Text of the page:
Family Legacy

Why Actor Rob Lowe Makes A Powerful Breast Cancer Crusader He’s handsome, successful and a devoted husband and father. But film and TV star Rob Lowe is something else, too: A passionate spokesman for breast cancer awareness and research. And this past October 25, he wowed a crowd of more than 1,500 at the 10th Anniversary Go Pink Luncheon at the Boca Raton Resort & Club. With all the important causes out there—autism, heart disease, diabetes, epilepsy—why does Lowe choose breast cancer research and awareness as his crusade? Well, it’s all in the family. And as he loves to tell his audiences, when a woman (or a man) gets the diagnosis, the news hits all the loved ones, be it husband or son, sister or daughter. “A family touched by cancer has an opportunity to re-form as a closer, stronger, more loving unit,” is pretty much Lowe’s mantra. Married to the same woman—she was his makeup artist at one time— for 22 years and active with their two sons, Lowe has small-town roots that are still reflected in his advocacy work.

Born in Charlottesville, Va., but raised in Dayton, Ohio, he got his acting start on local TV shows and commercials in that Midwestern town. As a teenager, his family moved to Los Angeles, affording him friendships with other aspiring actors—kids like Charlie Sheen, Emilio Estevez and Robert Downey Jr. His role as Billy Hicks in “St. Elmo’s Fire” came when he was 21, cementing his Brat Pack status. His best-selling book, “Stories I Only Tell My Friends,”

his heart and pushed him forward. Despite the prevalence of breast cancer with the women in her family, Lowe’s mother never got a regular mammogram. Too afraid, he says. And she died in 2003 after the grim diagnosis of

“Cancer is a formidable adversary, but the most powerful weapon we have is the love and support from family and friends.” came when he was 43. And he just landed a new NBC sitcom, “The Pro,” at the ripe old age of 49. But despite his Hollywood success, it’s the family lessons that keep him centered, he says. His great-grandmother died of breast cancer. He lost his grandmother to the disease, a particularly difficult loss as they were very close. But it was his mother’s death, and her lack of interest in preventative care, that broke

Stage IV breast cancer. Early detection, family support, awareness—and money to advocate all the above—is why he does what he does. “Cancer is a formidable adversary,” he tells his audiences, “but the most powerful weapon we have is the love and support from family and friends.” That, and of course, a mammogram. It’s a message always greeted with emotional, rousing applause. – E.M.

worry privately, and in silence. Male diagnoses were barely on the radar. The medical debate on how often to get a mammogram was just getting started. And hardly any young, healthy women were getting a double mastectomy, a la Angelina Jolie, because genetic testing spelled possible trouble ahead. What a difference a decade makes. Today, thanks to movements like Go Pink all across the world, new blood tests can be done early to detect breakaway cancer cells that leave the tumor and enter the bloodstream. Genetic testing for those with a family history is almost a slam-dunk. Vitamin D levels are now considered important to watch. And clinical trials are exploring everything from new radiation treatments to the connection between new blood vessels and tumor growth. “We have so many more tools in our arsenal against cancer,” Savarick says. “But women are still scared and too many are still dying of breast cancer.” Of course, when woman are scared, they bond together. And the Go Pink team doesn’t bat a (pink) eyelash before they reach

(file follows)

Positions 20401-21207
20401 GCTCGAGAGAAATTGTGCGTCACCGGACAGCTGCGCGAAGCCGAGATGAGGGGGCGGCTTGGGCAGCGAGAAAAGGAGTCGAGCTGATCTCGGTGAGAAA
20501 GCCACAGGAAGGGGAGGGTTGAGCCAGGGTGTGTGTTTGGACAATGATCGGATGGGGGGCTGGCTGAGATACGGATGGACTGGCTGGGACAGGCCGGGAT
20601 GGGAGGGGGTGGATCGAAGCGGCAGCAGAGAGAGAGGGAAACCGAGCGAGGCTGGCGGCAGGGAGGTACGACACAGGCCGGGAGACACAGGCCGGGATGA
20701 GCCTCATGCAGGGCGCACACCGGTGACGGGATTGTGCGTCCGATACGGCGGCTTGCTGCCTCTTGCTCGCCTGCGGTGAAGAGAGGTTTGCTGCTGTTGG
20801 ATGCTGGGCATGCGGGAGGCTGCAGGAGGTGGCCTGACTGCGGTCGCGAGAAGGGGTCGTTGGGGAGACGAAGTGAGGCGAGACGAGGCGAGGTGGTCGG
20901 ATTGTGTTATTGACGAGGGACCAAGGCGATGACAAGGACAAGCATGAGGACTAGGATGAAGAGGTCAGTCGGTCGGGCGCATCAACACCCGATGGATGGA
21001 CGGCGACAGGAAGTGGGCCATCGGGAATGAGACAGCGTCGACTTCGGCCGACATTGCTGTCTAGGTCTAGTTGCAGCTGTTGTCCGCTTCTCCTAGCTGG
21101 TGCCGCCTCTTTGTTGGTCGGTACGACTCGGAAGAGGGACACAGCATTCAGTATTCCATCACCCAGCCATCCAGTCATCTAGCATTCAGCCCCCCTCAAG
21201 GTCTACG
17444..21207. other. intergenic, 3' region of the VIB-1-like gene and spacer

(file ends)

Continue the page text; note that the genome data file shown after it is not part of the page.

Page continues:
out to local celebrities who know firsthand about the disease. People like Boca Raton native and LPGA golfer Morgan Pressel. Pressel was only 15 when her beloved mother, Kathy Krickstein Pressel, died of breast cancer. After her mother’s death, she lived with her mom’s parents, who shepherded her through those early days of her career. But breast cancer, and the pain it brought

to auction off fabulous things, like a four-day Etro Fashion Week Experience in Milan, plus a $5,000 Etro shopping spree, donated by Saks Fifth Avenue. Savarick says the community supports the event not just because they want to be seen at one of the pretty pink tables (although, that’s fine with them too). But because supporters know their $150 ticket goes to very good use. “When people support fundraisers for the hospital,

✹ An Ultrasound Machine for the Deerfield Beach location. With this year’s proceeds, Savarick and the team say they will provide a mammography sensory suite at the hospital—that is, a space with a comfortable, soothing environment for family and patients during necessary procedures.

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ach time they pull off one of these huge events it seems like another miracle.

It’s hard to remember back 10 years, but when it first started, it was like giving birth. You’re planning and everything is brand-new. Every year it gets a little bit easier, but it also gets a little bit bigger. her, has always been her No. 1 cause. Pressel and her Morgan Pressel Foundation used the Go Pink Challenge to raise money for the Kathryn Krickstein Pressel MammoVan. The mammogram van travels from Miami to Jupiter, providing affordable and convenient mammograms as well as clinical breast exams and breast health education. “Simply put,” Pressel likes to say, “it saves lives.” All this success—both the global research and the grassroots movement so strong here and across the country—has made the foundation’s Go Pink Luncheon “the event” of the fall season. That first year, when they raised about $25,000 and were happy about it, neither Savarick, Carpenter, nor their luncheon committee that today stands at 30 members could have dreamed of last month’s brilliant success. This year, they were able